|Institution:||University of Oslo|
|Full text PDF:||https://www.duo.uio.no/handle/10852/24245|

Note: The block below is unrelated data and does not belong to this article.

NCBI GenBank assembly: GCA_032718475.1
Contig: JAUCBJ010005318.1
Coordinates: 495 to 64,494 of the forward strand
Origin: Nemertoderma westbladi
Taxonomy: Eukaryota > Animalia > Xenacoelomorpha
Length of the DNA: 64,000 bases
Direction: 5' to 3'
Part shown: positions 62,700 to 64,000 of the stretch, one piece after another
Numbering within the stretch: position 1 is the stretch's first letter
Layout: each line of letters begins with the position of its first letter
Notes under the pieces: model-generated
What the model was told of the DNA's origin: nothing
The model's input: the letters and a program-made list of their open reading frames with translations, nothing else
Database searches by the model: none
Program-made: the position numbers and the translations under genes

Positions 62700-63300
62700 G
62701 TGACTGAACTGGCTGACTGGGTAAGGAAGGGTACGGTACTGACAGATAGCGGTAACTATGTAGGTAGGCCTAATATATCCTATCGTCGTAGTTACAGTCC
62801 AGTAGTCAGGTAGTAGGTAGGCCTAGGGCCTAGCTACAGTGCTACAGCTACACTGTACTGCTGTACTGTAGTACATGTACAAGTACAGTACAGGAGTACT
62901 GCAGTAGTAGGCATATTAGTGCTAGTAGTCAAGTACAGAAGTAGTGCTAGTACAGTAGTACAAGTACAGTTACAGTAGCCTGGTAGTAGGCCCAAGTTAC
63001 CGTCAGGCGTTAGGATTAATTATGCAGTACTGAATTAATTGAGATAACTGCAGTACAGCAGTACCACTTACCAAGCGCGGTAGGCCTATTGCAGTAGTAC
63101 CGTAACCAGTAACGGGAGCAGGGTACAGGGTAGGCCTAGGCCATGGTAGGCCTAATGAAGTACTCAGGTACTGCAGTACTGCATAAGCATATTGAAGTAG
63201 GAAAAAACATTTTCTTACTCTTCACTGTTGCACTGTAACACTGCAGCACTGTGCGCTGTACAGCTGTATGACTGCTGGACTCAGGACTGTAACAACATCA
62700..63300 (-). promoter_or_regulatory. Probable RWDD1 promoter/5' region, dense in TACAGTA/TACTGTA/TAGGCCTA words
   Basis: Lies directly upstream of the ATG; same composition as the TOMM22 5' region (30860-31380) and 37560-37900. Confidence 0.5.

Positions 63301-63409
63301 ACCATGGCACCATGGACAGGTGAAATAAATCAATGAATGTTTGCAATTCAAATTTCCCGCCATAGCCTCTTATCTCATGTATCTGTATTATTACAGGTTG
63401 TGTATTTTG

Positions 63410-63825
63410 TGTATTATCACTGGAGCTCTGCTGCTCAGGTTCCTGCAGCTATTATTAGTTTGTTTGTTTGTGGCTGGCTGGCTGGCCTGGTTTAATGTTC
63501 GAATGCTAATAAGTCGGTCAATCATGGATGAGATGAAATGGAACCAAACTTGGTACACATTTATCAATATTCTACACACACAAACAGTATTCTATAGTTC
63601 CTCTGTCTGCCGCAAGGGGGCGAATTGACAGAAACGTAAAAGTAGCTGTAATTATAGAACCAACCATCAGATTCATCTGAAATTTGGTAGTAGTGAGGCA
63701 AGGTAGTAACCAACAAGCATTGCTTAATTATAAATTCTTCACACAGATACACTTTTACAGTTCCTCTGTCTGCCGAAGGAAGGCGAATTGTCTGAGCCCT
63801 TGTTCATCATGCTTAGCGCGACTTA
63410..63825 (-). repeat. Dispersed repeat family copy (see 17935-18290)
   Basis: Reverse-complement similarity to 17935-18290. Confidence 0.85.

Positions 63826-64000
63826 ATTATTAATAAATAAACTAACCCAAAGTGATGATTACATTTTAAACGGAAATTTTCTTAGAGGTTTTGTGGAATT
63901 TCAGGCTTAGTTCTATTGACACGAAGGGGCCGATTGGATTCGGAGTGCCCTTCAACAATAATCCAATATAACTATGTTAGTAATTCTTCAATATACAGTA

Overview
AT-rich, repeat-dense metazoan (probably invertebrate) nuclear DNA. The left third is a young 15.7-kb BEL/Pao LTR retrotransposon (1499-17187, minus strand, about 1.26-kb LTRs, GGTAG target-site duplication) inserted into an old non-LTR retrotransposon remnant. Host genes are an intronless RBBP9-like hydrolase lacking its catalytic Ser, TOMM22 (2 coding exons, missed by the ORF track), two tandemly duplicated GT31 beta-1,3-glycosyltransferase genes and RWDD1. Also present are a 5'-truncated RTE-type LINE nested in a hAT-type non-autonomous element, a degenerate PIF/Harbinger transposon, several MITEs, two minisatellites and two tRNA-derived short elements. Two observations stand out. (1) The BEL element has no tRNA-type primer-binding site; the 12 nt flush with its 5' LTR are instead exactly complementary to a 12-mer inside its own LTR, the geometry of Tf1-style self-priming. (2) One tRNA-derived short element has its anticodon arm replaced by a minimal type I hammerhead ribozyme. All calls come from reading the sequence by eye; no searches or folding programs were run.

The subject of this dissertation is the Pakistani film Shaheed from 1962. The film tells the story of an innocent Arab tribe whose homeland is violated by a dishonest Western imperialist in his ruthless pursuit for oil. I have made the portrayal of this motif the object of detailed narrative analysis. By adopting Mieke Bal's version of narratology I move from an assessment of the three theoretical layers of the film's narrative; fabula, story and text, to a discussion and decoding of the film's salient allegorical features and ideological structures. Central to the analysis is the function of the film characters, defined in relation to their individual objectives, the affinities of the characters with certain stock characters of traditional Urdu poetry, and the role of the characters in the political allegory. Within the framework of the general narrative analysis I discuss how Urdu poetry is deployed in the film. Not only is Urdu poetry intentionally inserted in the form of seven song lyrics to underline inter alia the signification of other segments of the narrative, add to qualifications of character traits and emphasise the relations between characters, it also attaches to the symbolism of both the characters and the narrative at a global level, thereby adding to their significations. The interplay between narrative and poetry in Shaheed is analysed (1) as an instance of a trend in Hindi and Urdu films of the 40 s, 50 s and 60 s to make motivated use of progressive poetry in political films; and (2) as due to the modelling of the film characters - at least to some extent - on stock characters of traditional Urdu poetry: stock characters that symbolically manifest a culture-specific concept of love. The various and multiple love narratives in Shaheed thus provide the link between narration and poetry, insofar as poetry contributes to character qualification. Consequently the dissertation primarily argues the relevance of poetry to a general narrative analysis of the film Shaheed, and indirectly the use of narrative analysis as a productive means of sharpening discussions about poetry's role in films from the subcontinent.